MDI News


The Role of the Media in Rohingya Crisis PDF Print

Published: 30 November

Country: Myanmar

Screen_Shot_2017-11-30_at_08.40.08When large crisis such as the one affecting Rohingya people in Myanmar occur, the role of both international and local media is essential. One of the factors to be taken into account is the lack of access to the people and areas affected. Also political pressures and state of freedom of expression in Myanmar play a big role when it comes to the reporting of local media.

In August Rohingya militant group ARSA attacked several police posts and ever since then, Myanmar’s army has targeted the Rohingya community in Myanmar. According to Amnesty International, “more than 530,000 Rohingya men, women and children have fled northern Rakhine State in terror in a matter of weeks amid the Myanmar security forces’ targeted campaign of widespread and systematic murder, rape and burning.” Over 1000 people have been killed in the conflict thus far. The Rohingya Muslim community has endured hardship from the Myanmar government for years; the government has denied the ethnic group citizenship and they often face discrimination from the majority-Buddhist country. According to Amnesty International, they are “one of the most persecuted minorities in the world”. What is happening now has been declared as ethnic cleansing by the United Nations.

 
MDI Contributes to the Journal for Applied Journalism PDF Print

Published: 23 November 2017

Region: Worldwide

Screen_Shot_2017-11-23_at_07.44.24“I’ve never interviewed ordinary people. We use them only in vox pops.” This is what an experienced Moroccan radio journalist declared during a Media Diversity Institute training programme a few years ago. The statement which reflects the unfortunate tendency in many countries MDI have worked in -  journalists speaking mainly to government officials and report mostly official news - is a title of an article in the October issue of the Journal for Applied Journalism and Media Studies (AJMS), entirely devoted to the issue of inclusive journalism.

 
Get the Trolls Out 2 – MDI against Religious Intolerance PDF Print

Published: 15 November 2017

Region Europe

GTTO_Phase_2At the end of November, the Media Diversity Institute and its partners will launch the continuation of the successful programme "Get the Trolls Out!" (GTTO). In the second phase of GTTO we are going to monitor the media and counter religious hate incidents against Muslims, Jewish and Christian communities in Europe through a campaign of myth debunking and solidarity videos and articles.

Led by MDI, the second phase in 2017-2019 will benefit from the partners’ exceptional experience of using innovative media outputs to deliver a powerful counter-narrative, extending their scope to include diverse forms of hate speech, including antisemitism, Islamophobia, anti-Christian sentiments and attempts to turn public opinion against migrants and asylum-seekers. The project activities will be underpinned by dynamic social media engagement.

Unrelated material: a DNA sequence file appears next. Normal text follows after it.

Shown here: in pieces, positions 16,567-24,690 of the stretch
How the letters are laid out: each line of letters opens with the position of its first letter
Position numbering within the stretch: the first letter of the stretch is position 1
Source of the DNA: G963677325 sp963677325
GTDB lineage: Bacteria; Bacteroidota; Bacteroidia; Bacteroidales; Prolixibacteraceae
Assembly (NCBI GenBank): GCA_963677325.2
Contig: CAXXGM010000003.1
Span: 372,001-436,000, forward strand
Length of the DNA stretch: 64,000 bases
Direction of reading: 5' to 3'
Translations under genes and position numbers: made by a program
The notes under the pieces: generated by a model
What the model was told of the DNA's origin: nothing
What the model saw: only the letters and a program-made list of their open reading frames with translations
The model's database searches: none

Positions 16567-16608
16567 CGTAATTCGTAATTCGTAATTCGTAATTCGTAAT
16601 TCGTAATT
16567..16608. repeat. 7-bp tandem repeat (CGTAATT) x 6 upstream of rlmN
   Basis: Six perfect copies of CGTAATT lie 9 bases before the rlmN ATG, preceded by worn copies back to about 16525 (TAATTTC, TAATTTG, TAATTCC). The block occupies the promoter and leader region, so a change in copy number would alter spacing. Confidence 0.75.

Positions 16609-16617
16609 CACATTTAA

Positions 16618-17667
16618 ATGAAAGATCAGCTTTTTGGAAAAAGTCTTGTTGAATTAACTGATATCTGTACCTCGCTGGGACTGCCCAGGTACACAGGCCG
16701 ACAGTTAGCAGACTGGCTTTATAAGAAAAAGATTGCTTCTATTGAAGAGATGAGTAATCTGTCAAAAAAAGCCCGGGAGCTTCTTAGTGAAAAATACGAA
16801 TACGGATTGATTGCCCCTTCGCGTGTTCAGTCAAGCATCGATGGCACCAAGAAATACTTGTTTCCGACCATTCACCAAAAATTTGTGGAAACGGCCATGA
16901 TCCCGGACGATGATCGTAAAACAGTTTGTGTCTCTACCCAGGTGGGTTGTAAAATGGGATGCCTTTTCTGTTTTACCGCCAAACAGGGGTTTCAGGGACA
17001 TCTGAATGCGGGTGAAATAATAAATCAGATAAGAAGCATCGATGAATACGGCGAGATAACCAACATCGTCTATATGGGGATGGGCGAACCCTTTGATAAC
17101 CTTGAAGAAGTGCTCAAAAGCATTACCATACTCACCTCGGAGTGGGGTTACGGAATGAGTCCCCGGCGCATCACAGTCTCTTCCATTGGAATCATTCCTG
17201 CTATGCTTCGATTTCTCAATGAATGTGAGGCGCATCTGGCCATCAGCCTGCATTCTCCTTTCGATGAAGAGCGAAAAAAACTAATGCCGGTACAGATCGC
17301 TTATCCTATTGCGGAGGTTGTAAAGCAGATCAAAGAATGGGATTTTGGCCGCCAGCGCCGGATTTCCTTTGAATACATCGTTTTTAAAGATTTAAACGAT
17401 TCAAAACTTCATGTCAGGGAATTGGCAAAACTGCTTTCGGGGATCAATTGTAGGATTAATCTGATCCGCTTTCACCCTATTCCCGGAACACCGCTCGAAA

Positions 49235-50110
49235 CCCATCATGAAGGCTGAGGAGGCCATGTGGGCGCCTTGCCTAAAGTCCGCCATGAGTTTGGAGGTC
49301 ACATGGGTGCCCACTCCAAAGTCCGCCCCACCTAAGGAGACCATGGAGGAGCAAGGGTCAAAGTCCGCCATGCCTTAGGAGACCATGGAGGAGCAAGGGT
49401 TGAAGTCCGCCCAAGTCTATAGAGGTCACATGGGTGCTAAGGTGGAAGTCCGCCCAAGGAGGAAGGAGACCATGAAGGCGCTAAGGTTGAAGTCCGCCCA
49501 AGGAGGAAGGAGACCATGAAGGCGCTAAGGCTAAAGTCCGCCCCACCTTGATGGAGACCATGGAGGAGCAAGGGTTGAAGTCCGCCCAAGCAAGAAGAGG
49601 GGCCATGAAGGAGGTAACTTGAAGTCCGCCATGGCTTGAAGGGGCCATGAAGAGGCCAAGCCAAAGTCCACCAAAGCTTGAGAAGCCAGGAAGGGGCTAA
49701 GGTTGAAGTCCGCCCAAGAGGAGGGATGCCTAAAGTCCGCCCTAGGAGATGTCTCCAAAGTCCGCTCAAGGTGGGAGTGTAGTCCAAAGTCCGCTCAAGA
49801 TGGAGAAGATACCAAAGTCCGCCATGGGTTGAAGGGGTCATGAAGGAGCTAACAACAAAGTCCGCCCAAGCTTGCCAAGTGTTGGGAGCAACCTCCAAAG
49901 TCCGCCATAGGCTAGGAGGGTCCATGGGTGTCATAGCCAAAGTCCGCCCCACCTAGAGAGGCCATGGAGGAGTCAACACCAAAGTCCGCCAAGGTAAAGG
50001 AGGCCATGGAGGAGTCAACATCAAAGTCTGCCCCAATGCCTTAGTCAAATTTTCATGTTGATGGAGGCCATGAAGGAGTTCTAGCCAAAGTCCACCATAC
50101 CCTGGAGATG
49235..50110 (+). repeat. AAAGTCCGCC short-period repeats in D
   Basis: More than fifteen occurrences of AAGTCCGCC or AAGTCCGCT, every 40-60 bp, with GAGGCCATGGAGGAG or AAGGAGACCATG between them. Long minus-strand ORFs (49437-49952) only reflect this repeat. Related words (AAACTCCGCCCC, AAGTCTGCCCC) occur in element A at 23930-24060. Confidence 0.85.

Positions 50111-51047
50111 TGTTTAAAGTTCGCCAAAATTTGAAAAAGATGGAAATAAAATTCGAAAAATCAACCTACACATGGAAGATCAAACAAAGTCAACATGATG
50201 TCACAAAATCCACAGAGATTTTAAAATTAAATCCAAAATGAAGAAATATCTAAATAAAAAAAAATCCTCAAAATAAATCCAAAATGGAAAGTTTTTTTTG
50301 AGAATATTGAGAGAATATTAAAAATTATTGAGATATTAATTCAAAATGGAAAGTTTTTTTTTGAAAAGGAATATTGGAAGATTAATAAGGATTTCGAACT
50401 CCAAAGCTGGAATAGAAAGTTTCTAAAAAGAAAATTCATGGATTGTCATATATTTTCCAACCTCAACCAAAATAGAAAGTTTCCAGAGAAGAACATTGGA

London Kids Examine Media Literacy PDF Print

Date: 31 October 2017

Country: UK, London

Media_Minded_1In order to learn more how to counter sensationalism, bias and misinformation in the media and on social networks, pupils from 7 high schools from London attended an event organised by Shout Out UK and the US Embassy - #MediaMinded.  The Media Diversity Institute (MDI) representative conducted one of the workshops dedicated to media literacy.  The aim of the event was to increase participants’ understanding of the importance of seeking information from a range of  reputable sources, particularly on complex issues, when forming political views.

 
MDI at the UNESCO Global MIL Conference PDF Print

Dates: 24-27 October 2017

Country: Jamaica, Kingston

Jamaica_MIL_1One of the main conclusions of the Seventh Media and Information Literacy and Intercultural Dialogue (MILID) Conference is that there is a need to talk about media and information literacy (MIL), but to limit the scope of it too. Each year there are more and more ideas and definitions of the concept of MIL. Only in Europe there are around 15,000 projects dealing with the issue, yet hardly anyone can answer a simple question – has anyone changed their media views or political affiliations after learning how (un) professional the media they are following have been? In other words, do we change our sources of information after learning how to critically asses them?

Still, more than 300 participants of the UNESCO MILID Conference held in Kingston presented truly innovative ways to inspire media consumers to deal with mis-, dis- and mal-information. The expression ‘fake news’ wasn’t a very popular and majority of the participants at the conference didn’t want to use it stating that it is a ‘inadequate’ term, or the term ‘hijacked by Trump’.

 
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